One of my pet peeves in FOSS is the belief that, because a project started by scratching an itch, the maintainer(s) “always know” which new features make sense. The reality is that, the moment you release your “itch scratching” to the world and user number 1 turns up, you are no longer the user, and you know pretty much nothing Therefore, there is very much a need for formative design research, as with any commercial product.
This is an easy one: how do you know what “better” is? You need to find out! What’s better for you is probably not “better” for the bulk of the project’s users. Or maybe it is, but you cannot be sure until you validate your ideas.
I think they are more nuances than fundamental differences.
One of them is the fact that part of your user base is bound to also contribute to the product. We must watch for “maintainer bias”, but you cannot disregard the maintainers’ perspective on the basis that they are contributing and that automatically makes them “developers” instead of “users”. Sometimes they are both. I’ve found the way you engage with these users is somehow different to how you engage with users who do not contribute to the project. The usual participatory design and research techniques must be tweaked to accommodate their dual role.
Another one is derived from the high number of communication channels and high volumes of communication in FOSS projects, all of which are completely open and accessible. For FOSS, it is possible to gather tons of insights about users’s goals, needs and context just by combing mailing lists, forums, bug reports and IRC channels. Very often there is no such thing in commercial products.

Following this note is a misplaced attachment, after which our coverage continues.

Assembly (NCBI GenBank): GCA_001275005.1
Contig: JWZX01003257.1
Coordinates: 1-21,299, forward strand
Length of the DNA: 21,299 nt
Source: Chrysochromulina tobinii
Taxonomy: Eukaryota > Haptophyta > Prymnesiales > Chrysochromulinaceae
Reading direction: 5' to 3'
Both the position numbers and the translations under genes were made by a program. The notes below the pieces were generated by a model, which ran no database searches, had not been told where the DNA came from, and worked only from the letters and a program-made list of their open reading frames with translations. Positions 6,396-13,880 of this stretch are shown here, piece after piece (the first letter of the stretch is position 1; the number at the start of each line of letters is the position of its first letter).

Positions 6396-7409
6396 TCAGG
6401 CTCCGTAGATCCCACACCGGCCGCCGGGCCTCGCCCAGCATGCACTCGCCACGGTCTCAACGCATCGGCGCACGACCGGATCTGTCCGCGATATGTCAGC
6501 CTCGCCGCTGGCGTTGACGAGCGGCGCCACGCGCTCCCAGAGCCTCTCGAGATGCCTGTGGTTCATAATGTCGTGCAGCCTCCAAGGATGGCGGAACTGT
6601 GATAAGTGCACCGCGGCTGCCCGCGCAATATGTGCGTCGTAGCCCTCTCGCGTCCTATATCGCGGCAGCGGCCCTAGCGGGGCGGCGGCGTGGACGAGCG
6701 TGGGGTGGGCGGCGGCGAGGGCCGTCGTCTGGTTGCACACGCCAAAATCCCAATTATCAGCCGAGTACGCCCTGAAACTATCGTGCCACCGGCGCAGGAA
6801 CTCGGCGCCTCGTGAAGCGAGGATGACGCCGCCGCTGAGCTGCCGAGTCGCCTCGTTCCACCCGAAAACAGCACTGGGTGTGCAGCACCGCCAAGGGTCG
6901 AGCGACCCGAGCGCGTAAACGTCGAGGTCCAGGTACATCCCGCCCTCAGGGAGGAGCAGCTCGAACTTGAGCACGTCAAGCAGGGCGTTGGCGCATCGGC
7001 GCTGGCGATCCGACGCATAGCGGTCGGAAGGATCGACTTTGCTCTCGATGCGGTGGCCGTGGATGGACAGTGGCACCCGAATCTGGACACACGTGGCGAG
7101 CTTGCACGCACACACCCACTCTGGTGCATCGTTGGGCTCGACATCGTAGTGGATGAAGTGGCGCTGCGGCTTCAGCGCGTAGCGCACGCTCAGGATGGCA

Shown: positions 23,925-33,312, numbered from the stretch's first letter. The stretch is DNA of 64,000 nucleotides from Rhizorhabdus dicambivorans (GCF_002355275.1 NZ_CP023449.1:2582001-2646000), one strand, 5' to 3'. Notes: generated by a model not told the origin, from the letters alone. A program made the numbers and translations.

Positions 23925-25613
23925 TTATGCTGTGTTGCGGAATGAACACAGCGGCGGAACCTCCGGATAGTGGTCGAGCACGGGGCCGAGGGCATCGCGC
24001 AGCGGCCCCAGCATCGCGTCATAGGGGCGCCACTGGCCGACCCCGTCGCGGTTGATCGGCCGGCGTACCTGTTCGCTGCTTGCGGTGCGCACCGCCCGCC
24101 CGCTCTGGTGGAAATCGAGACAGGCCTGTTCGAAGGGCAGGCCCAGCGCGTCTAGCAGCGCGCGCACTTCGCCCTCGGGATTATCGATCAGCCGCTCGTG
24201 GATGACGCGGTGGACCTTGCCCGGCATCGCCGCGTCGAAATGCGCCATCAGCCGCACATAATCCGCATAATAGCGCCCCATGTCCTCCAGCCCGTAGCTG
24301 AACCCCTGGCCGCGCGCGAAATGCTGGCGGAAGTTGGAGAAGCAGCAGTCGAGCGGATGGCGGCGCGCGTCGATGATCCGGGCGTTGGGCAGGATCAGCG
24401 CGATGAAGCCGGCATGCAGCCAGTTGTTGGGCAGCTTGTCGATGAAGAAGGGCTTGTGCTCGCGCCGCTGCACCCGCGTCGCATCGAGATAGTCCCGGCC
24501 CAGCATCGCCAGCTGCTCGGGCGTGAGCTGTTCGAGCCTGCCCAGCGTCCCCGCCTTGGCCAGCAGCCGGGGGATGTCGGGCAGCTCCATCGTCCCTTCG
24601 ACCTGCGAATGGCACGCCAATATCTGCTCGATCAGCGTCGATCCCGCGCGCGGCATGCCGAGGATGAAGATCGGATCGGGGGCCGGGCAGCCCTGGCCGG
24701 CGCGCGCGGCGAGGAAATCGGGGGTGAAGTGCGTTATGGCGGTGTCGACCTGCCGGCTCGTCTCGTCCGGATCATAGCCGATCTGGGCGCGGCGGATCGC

You also have conferences (you often don’t in commercial settings), where at least part of your user base gathers. You can do a lot of ethnography-like research when attending those, and also carry out short, focused validation studies with users you grab at sessions, booths, or while having beers!
Finally, because of the openness, and because you often have a vocal and technologically inclined user community, the “put something basic out there and check out what happens” becomes a particularly productive approach. You very often don’t have the freedom to do something like that in commercial settings.
It would be really interesting to produce a list of “FOSS particularities” that impact the way you plan and execute formative and summative research + design iterations.
Yes! And most of the time you do somehow, even if it’s not formalised or structured, and you don’t directly involve users in the process.
Yes! And it would be really interesting to come up with a lightweight approach that could be applied to very small, scratch your own itch type of things.